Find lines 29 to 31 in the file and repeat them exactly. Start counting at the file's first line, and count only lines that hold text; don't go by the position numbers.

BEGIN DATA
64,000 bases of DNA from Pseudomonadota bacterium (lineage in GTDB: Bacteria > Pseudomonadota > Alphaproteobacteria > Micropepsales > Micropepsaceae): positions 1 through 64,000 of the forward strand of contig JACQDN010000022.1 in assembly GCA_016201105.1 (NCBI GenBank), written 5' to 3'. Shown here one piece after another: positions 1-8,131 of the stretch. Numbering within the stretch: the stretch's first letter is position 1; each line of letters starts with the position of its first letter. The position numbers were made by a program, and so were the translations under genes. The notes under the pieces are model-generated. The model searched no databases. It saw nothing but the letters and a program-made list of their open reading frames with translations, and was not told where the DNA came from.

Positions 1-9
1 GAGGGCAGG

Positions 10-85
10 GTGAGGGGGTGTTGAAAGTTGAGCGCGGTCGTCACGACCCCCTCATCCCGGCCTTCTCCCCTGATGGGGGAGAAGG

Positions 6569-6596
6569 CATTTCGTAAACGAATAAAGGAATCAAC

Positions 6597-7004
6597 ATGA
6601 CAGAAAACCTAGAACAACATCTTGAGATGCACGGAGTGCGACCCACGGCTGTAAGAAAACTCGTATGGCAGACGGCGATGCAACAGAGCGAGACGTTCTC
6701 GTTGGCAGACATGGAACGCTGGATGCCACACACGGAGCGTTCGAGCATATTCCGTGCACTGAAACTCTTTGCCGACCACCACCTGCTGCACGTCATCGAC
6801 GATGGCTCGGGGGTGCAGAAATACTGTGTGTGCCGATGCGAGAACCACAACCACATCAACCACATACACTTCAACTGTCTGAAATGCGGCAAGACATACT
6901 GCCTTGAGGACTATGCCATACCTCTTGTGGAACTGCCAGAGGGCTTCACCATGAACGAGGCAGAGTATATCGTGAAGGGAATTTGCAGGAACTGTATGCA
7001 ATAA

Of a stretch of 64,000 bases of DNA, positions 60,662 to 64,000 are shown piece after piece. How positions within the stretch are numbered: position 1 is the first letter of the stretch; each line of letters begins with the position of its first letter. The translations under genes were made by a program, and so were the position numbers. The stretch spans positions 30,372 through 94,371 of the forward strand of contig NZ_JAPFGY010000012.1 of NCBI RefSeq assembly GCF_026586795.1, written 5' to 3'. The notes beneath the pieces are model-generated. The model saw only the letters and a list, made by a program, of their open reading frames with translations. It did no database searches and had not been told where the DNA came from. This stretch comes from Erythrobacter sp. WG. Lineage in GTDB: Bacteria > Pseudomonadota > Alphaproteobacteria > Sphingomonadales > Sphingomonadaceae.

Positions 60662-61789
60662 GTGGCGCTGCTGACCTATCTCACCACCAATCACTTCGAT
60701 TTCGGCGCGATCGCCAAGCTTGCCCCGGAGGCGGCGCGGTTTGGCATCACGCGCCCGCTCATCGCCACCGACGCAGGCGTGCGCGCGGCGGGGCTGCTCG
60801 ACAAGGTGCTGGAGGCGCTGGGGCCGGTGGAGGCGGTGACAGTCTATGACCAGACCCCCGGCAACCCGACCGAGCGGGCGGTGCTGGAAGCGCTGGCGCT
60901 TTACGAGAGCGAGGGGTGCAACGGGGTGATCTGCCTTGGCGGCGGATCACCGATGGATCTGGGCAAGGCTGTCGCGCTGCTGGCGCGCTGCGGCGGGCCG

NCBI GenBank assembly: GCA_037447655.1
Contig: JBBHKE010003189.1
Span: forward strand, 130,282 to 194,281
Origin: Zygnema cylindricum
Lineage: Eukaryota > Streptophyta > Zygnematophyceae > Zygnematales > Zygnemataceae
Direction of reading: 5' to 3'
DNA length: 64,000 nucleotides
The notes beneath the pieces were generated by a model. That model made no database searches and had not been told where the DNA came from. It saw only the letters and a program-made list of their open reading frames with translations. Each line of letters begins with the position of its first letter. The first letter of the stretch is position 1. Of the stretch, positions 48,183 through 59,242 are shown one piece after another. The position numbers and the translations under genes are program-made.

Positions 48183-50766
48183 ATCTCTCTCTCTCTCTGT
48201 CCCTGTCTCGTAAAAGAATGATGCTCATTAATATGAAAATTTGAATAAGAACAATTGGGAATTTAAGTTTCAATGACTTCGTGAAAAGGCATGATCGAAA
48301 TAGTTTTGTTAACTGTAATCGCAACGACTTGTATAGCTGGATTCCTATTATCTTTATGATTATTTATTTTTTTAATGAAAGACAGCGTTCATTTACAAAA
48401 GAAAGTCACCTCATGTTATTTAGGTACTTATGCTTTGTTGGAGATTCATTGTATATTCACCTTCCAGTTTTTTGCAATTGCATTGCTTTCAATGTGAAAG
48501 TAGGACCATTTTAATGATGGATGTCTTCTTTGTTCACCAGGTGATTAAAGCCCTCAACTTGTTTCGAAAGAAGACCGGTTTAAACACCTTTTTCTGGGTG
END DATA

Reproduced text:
Positions 48183-50766
48183 ATCTCTCTCTCTCTCTGT
48201 CCCTGTCTCGTAAAAGAATGATGCTCATTAATATGAAAATTTGAATAAGAACAATTGGGAATTTAAGTTTCAATGACTTCGTGAAAAGGCATGATCGAAA